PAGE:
34:38 The other thing Bokeh provides is novel graphics like you can just draw with, I'm going to draw rectangles, I'm going to draw circles, and because we come from the scientific Python background it's vectorized interface so with the single segment command I can draw a hundred lines and I give all of those n points in one big vector. Does that make sense? I can kind of give a single command to generate a bunch of circles.
35:07 Yeah, sure. I was looking at some of the graphics on Bokeh.pydata.org and
35:18 Yeah exactly, a good place to go-
35:18 And there is amazing stuff over there, yeah it's just like contour plan, all the different kinds of plots you can think of, just, that's really nice.
35:27 Exactly. There are some examples of the 35:29 and kind of novel graphics is one of the key pieces. You know so the key thing are novel graphics, it's a library, it's a fast library, kind of if you have visualization you want to do and you have data you know how to access in Python or R there is an R Bokeh interface, check R Bokeh because it may help you get your visualization done quickly and it can produce a static HTML or it can produce an application basically, a visualization application.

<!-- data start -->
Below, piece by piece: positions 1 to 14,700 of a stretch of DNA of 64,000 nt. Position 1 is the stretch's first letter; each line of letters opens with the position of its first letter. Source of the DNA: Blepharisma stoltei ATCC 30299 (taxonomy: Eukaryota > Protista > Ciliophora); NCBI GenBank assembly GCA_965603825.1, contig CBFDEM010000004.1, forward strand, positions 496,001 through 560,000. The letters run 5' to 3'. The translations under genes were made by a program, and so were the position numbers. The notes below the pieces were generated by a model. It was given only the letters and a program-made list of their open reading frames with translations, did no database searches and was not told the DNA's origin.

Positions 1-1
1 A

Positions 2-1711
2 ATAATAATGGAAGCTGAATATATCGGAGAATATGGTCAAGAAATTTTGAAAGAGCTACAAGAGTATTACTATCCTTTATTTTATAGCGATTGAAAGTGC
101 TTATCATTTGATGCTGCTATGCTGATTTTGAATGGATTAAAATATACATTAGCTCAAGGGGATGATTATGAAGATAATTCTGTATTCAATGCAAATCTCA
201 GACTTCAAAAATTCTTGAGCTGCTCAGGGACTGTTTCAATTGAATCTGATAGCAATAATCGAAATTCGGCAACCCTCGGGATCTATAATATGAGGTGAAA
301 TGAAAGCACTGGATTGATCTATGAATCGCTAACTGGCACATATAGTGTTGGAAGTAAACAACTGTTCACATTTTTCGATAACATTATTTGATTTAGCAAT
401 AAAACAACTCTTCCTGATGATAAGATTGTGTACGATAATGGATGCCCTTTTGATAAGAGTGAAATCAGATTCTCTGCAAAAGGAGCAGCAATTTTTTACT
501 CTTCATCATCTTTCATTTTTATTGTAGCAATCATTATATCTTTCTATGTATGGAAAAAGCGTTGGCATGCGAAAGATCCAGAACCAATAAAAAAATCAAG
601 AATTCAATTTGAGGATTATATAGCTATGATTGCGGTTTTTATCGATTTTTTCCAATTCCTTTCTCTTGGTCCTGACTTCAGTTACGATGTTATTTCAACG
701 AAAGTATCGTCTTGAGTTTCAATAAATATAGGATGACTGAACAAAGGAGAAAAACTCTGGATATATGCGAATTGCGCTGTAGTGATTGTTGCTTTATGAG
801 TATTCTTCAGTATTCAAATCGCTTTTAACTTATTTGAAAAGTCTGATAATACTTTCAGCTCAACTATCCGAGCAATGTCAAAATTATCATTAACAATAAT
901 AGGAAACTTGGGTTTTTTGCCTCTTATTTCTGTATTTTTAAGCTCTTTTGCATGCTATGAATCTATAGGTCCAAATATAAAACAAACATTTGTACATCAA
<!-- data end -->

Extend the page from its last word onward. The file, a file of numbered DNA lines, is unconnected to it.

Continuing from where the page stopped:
36:09 Yeah. Exactly.
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37:24 Yeah, if you are trying to generate jpegs and send them down, it's all in your server.
37:55 Yeah, and it's already beautiful so you don't have to be a designer, very nice.
39:02 Yeah, really nice. Did you guys create Bokeh?
39:05 Yes, yes. Bokeh is the project we started.
39:09 So did you look around at other things that were out there and say, "you know what, all these are nice but they just don't quite fit the story on getting on the web"
39:17 We did. Yeah, exactly, we spent a lot of time, like some people had done a really good job of putting Python interfaces to D3 and certainly Bokeh, you can also integrate D3 and Bokeh together, they are not sort of, it's in the web, you can build kind of mash ups, but we wanted to use the canvas, we wanted to make sure we can scale up to millions of points, and we can actually get billions of points in the browser but you can deal with billion of points and then push the ones in the browser you need.